Theo Epstein gets more bang for his buck than Brian Cashman.
There is no rivalry. Beyond Epstein's perennial duping of Cashman in his many faux free-agent pursuits, the former dominates the latter where it really matters: the bottom line.
Comparing each General Manager's potential 2010 payroll with his prospective 25-man roster's 2009 production reveals Epstein's superiority.
If the 2010 Yankees produce at the Championship level they did in 2009, their production will reach $303.4 million. That's a staggering amount, but it outstrips the 2010 25-man payroll (about $202.2 million) by only $101.2 million.
Considering those numbers, the 2010 Yankees will outperform their contracts by approximately 50 percent. Only five players project to under-perform their pay. The most notable are Alex Rodriguez, A.J. Burnett and Mariano Rivera.
Though financially Titanic, it's a well-built team.
If the 2010 Red Sox produce at the same, second-place level they did in 2009, their production will reach $266.8 million. That's just $36.6 million below the Yankees' gargantuan mark, and it out-paces the 2010 25-man payroll (about $135 million) by $131.925 million.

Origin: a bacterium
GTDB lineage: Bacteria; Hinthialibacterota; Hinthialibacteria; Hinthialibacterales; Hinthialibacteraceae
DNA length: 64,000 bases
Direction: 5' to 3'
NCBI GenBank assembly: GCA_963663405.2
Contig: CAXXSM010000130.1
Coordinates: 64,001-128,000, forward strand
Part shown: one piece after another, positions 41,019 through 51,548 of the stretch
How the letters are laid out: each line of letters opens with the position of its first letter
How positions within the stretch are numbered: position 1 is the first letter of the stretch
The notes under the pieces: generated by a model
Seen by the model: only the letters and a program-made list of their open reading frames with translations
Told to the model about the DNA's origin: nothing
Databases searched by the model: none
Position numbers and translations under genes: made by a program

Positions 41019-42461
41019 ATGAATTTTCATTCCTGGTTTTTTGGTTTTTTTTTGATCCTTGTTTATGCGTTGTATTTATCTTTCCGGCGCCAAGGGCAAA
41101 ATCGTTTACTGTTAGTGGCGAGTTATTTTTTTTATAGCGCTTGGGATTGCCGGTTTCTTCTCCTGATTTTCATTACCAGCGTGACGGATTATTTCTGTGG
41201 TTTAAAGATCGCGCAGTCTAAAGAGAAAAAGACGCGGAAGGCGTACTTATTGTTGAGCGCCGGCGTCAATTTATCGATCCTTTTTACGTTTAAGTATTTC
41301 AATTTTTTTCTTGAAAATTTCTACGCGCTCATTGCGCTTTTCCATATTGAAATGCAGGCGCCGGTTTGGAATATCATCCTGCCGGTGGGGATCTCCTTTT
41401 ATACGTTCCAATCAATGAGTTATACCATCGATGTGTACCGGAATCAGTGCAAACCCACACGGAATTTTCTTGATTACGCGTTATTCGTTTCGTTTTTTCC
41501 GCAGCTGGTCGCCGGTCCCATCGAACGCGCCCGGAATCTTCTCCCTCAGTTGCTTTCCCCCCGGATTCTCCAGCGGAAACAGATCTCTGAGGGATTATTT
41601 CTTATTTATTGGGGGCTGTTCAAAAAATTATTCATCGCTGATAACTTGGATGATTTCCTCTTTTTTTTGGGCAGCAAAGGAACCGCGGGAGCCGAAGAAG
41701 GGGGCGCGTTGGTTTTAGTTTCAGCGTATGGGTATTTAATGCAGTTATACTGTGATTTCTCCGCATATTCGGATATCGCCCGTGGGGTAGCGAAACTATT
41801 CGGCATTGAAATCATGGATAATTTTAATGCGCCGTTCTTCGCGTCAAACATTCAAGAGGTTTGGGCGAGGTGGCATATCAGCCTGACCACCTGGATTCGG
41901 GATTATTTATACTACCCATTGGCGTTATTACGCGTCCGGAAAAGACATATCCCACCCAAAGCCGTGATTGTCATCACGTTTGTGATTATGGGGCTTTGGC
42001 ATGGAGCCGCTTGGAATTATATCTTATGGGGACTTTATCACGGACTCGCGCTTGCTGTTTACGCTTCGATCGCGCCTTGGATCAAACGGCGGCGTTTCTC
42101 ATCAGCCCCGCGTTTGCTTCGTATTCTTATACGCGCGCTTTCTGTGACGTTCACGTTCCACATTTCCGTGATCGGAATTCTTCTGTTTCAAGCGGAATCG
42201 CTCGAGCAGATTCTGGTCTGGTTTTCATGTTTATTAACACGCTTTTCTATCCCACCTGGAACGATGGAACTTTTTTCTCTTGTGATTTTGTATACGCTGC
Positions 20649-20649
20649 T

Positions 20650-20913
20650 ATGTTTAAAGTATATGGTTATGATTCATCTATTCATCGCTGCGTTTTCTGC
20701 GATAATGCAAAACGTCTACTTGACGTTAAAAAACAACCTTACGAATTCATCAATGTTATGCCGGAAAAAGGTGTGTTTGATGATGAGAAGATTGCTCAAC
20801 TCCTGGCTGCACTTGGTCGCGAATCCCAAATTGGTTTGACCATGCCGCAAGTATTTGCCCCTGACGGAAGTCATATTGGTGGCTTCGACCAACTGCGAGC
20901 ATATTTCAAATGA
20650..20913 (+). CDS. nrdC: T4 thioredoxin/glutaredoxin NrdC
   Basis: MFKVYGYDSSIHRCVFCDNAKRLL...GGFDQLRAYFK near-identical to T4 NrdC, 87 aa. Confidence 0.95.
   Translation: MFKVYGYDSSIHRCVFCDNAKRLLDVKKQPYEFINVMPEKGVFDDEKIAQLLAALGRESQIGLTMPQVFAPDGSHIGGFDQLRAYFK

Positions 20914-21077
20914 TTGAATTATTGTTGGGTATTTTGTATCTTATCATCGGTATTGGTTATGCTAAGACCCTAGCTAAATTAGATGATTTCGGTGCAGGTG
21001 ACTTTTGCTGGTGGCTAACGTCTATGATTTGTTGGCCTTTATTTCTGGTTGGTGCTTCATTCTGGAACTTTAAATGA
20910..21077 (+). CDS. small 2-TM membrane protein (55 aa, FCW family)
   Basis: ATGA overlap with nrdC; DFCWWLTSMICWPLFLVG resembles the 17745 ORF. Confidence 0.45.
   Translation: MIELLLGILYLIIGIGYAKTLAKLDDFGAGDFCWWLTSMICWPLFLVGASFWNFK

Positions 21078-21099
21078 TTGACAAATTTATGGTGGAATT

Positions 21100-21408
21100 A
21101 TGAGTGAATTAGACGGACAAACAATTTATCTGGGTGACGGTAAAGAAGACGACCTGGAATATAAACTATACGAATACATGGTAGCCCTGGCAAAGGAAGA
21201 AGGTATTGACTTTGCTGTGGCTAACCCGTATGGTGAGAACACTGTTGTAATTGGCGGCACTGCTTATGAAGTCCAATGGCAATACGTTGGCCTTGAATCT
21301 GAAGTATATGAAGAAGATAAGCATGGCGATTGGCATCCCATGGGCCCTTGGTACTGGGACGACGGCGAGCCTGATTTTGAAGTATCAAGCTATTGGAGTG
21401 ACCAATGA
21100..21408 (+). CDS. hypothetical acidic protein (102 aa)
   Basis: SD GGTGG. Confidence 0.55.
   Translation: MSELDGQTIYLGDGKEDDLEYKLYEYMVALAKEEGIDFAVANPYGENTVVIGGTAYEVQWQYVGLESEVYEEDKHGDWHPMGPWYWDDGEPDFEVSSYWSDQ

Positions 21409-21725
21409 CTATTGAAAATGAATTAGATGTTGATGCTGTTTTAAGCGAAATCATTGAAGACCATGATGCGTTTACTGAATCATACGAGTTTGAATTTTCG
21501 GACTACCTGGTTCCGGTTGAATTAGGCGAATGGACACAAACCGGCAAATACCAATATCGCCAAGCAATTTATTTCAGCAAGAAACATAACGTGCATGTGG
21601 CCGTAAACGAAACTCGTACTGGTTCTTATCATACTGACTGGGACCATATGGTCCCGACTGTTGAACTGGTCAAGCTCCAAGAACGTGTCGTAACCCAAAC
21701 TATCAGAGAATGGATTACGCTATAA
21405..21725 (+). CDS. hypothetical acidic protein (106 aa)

Using these lines, the 2010 Red Sox will outperform their contracts by roughly 97.8 percent. More Red Sox (eight) project as under-performers, including John Lackey, Daisuke Matsuzaka, Jonathan Papelbon and David Ortiz.
Yet Epstein's team produces nearly double its pay. His team is so well built that it can easily absorb those players' failings.
Finally, consider this. Due to several, long-term contracts, Cashman's payroll will be more top heavy and his team less productive in only a few years, and it will stay that way a long time.
Epstein's payroll and team can remain flexible and efficient for years to come because no major player commitments hamstring the franchise.
Yankees and Red Sox fans can continue to debate their team's respective merits, but Cashman and Epstein fans can close the book on this.
There is no rivalry.
(All stats courtesy of Fangraphs.)